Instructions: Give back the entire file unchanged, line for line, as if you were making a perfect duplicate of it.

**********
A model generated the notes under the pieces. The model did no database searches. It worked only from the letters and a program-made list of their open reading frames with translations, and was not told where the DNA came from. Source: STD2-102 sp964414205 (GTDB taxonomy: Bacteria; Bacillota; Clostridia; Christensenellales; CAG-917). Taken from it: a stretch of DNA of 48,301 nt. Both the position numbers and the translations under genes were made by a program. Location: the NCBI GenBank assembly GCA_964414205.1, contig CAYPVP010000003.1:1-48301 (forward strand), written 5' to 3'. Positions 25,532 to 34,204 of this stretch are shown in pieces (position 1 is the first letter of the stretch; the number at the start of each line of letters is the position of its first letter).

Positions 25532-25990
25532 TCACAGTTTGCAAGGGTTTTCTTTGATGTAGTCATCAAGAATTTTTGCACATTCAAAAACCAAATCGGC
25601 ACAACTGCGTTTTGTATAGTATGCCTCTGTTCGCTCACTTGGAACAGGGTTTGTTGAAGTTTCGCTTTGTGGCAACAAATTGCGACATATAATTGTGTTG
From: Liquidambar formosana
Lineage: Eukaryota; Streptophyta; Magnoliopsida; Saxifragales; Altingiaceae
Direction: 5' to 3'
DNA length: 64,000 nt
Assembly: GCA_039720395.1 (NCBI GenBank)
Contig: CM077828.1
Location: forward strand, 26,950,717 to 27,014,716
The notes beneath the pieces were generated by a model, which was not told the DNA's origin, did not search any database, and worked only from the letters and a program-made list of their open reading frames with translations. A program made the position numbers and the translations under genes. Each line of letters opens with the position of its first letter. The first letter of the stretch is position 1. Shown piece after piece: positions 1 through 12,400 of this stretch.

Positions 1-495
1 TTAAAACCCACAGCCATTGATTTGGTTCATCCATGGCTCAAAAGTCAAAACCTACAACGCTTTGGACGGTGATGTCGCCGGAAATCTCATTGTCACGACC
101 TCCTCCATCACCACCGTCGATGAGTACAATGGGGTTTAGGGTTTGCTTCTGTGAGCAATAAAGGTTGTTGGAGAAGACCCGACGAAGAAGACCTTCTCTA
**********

A model generated the notes under the pieces. The model did no database searches. It worked only from the letters and a program-made list of their open reading frames with translations, and was not told where the DNA came from. Source: STD2-102 sp964414205 (GTDB taxonomy: Bacteria; Bacillota; Clostridia; Christensenellales; CAG-917). Taken from it: a stretch of DNA of 48,301 nt. Both the position numbers and the translations under genes were made by a program. Location: the NCBI GenBank assembly GCA_964414205.1, contig CAYPVP010000003.1:1-48301 (forward strand), written 5' to 3'. Positions 25,532 to 34,204 of this stretch are shown in pieces (position 1 is the first letter of the stretch; the number at the start of each line of letters is the position of its first letter).

Positions 25532-25990
25532 TCACAGTTTGCAAGGGTTTTCTTTGATGTAGTCATCAAGAATTTTTGCACATTCAAAAACCAAATCGGC
25601 ACAACTGCGTTTTGTATAGTATGCCTCTGTTCGCTCACTTGGAACAGGGTTTGTTGAAGTTTCGCTTTGTGGCAACAAATTGCGACATATAATTGTGTTG
From: Liquidambar formosana
Lineage: Eukaryota; Streptophyta; Magnoliopsida; Saxifragales; Altingiaceae
Direction: 5' to 3'
DNA length: 64,000 nt
Assembly: GCA_039720395.1 (NCBI GenBank)
Contig: CM077828.1
Location: forward strand, 26,950,717 to 27,014,716
The notes beneath the pieces were generated by a model, which was not told the DNA's origin, did not search any database, and worked only from the letters and a program-made list of their open reading frames with translations. A program made the position numbers and the translations under genes. Each line of letters opens with the position of its first letter. The first letter of the stretch is position 1. Shown piece after piece: positions 1 through 12,400 of this stretch.

Positions 1-495
1 TTAAAACCCACAGCCATTGATTTGGTTCATCCATGGCTCAAAAGTCAAAACCTACAACGCTTTGGACGGTGATGTCGCCGGAAATCTCATTGTCACGACC
101 TCCTCCATCACCACCGTCGATGAGTACAATGGGGTTTAGGGTTTGCTTCTGTGAGCAATAAAGGTTGTTGGAGAAGACCCGACGAAGAAGACCTTCTCTA